Indian restaurants seem to be the “hip” (cringe) thing right now in London. From high end establishments like the fabulous Jamavar to more casual restaurants such as Talli Joes, they seem to be popping up everywhere; each with their own modern twist and also the kind of places you can take your parents along to. I know, it seems boring for those of us who eat Indian almost everyday, BUT if its a trend that I can mostly partake in, then count me in!
Last Wednesday, I was kindly invited to a blogger’s dinner at Hankies Cafe, a concept based on Delhi’s famous street food. Running from one dinner at Shakeshack to another dinner in Shaftesbury Avenue got me feeling ravenous and I couldn’t wait to tuck in!
I usually like to order a few items that are a little different and in 99% of the cases, it never works in my favour. Luckily, this blood orange lassi was smooth and sweet with a little tangy aftertaste. The blueberry lassi looked just as good.
We watched the chef get a little handsy with the rotis, throwing and smacking them about until they’re paper thin. He then placed the roti onto a hot tawa and folded it into a hanky (thus Hankies Cafe). Theatrical, just how I like my food. I found the roomalis to be dry and could have done with a nice slick of melted ghee. FYI they do a truffle version [£4] which is stuffed with melted cheese (omg!).
We were give three different achars and chutneys to sample with our freshly baked roomalis; mango & basil chutney, chicken achar (yes, you read that right), and a mushroom achar. My favourite was the mango chutney – not too bitter and was delectably sweet.
Mini round savoury dough balls stuffed with spiced green peas and deep-fried to a lovely crisp. Kachoris are generally quite drying for the mouth so the tamarind chutney added a necessary dipping accompaniment.
One of my top dishes; puris stuffed with lentils and potatoes, and topped with tamarind sauce, yoghurt, and a coriander chutney, plus crunchy sev too. Popping one into your mouth brought on an explosion of flavour and textures; from the tamarind’s sweetness to the crispy puri shells, it was great!
Small, fat and juicy lamb chops that had been marinated in a fiery kashmiri chili, mustard, and paprika sauce, and grilled to a nice pinky medium. The fat instantly melted in your mouth and combined spectacularly with the spicy rub.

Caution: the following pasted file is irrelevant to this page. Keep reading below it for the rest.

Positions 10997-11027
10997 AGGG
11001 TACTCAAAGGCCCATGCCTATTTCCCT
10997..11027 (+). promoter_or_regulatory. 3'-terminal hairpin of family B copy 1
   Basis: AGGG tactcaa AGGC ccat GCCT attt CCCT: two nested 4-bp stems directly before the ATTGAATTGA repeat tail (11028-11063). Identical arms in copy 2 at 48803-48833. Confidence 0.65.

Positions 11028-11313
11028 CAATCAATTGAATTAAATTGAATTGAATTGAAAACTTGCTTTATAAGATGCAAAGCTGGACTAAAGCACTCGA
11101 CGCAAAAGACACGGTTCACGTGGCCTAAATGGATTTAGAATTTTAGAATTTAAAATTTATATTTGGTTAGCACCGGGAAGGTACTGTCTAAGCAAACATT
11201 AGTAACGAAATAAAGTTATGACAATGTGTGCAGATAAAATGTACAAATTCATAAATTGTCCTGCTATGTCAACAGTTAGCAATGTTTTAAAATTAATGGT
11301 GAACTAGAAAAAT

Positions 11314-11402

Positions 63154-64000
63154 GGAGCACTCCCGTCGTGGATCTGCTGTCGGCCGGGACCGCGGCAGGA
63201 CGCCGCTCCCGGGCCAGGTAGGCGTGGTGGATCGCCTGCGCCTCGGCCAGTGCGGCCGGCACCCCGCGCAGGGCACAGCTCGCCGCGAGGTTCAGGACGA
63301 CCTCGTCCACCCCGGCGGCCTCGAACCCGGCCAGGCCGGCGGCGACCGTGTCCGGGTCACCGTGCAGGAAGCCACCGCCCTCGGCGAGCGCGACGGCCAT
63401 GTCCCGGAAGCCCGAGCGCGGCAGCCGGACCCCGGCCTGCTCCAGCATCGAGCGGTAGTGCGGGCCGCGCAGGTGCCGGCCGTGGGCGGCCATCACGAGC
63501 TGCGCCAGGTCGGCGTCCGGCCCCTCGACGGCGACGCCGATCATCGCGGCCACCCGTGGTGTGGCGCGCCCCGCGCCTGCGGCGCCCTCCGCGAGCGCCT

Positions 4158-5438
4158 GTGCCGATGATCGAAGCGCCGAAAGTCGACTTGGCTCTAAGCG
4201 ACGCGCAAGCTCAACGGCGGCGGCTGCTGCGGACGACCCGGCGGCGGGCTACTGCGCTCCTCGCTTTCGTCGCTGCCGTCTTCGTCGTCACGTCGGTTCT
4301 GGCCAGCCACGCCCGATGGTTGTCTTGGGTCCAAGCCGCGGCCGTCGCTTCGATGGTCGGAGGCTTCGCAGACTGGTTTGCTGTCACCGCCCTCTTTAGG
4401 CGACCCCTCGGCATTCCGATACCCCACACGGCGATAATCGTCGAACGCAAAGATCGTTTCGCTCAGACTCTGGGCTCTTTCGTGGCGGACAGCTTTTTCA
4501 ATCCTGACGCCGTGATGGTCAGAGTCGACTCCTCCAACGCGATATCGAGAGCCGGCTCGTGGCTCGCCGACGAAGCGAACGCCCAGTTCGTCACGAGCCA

One of my other favourite dishes of the night. Big, juicy chunks of chicken that had been placed over the small charcoal fire put to get those crispy, burnt ends. The chicken was insanely soft, having sat in a ginger and garlic yoghurt for a few hours, and had a slight caramelisation from the jaggery. A squeeze of lemon really sealed the deal for me, and I happily ate more than my fair share.
I once had an offal experience (lol, I’m so funny) with kidneys back when I was a young’un and have not touched it since. When I saw that Hankie’s keema comes with chopped kidneys, I put on a brave face and chomped away. The kidneys were surprisingly smooth with a very slight tinge of offalness, and although the keema could have done with more of a kick, it was decent. I do wish they offered a version without any kidney blobs for those who don’t particularly want to eat organs.
A classic Indian street food staple of mashed eggs, both boiled and half fried, mixed in with a good amount of Indian spices and shredded spicy crab too. Unfortunately, the usual light, sweet flavour of crab was lost amongst the masala eggs, but was not missed as the golata was packed with flavour.
As one of the vegetarian curry dishes, Hankies Cafe serve up this pumpkin paneer swimming in a rich, red pepper curry. Weirdly, any flavour of pumpkin was lost on me, as was it lost on the table, and we could not figure out where it had been used. Was it in the curry? Nope. Was it inside the paneer? Definitely not. Nevertheless, the paneer was lovely and squishy, and the red pepper sauce really added a good spice to the cheese cubes.
A classic creamy, black dahl; a lovely accompaniment to the other main courses.
Creamy caramel and cardamon rice pudding topped with chargrilled mangos. A little heavy and sweet for my liking.
The total bill would have amounted to approximately £50 for two, including drinks, so £25 each but remember, we had ordered for a group thus so many dishes. Hankies Cafe do a good job of showcasing Delhi street food and their grills really do steal the show (the curries pale so much in comparison) so its safe to say, I would happily take my parents there for dinner. However, would it be somewhere I would constantly return to? Only if I was in the area.
I was invited to dine at Hankies Cafe.
Cover photo credit: Evening Standard
Halal status on all meats, except the guineafowl, confirmed by the restaurant. No pork served here but alcohol is present. This is a child friendly establishment.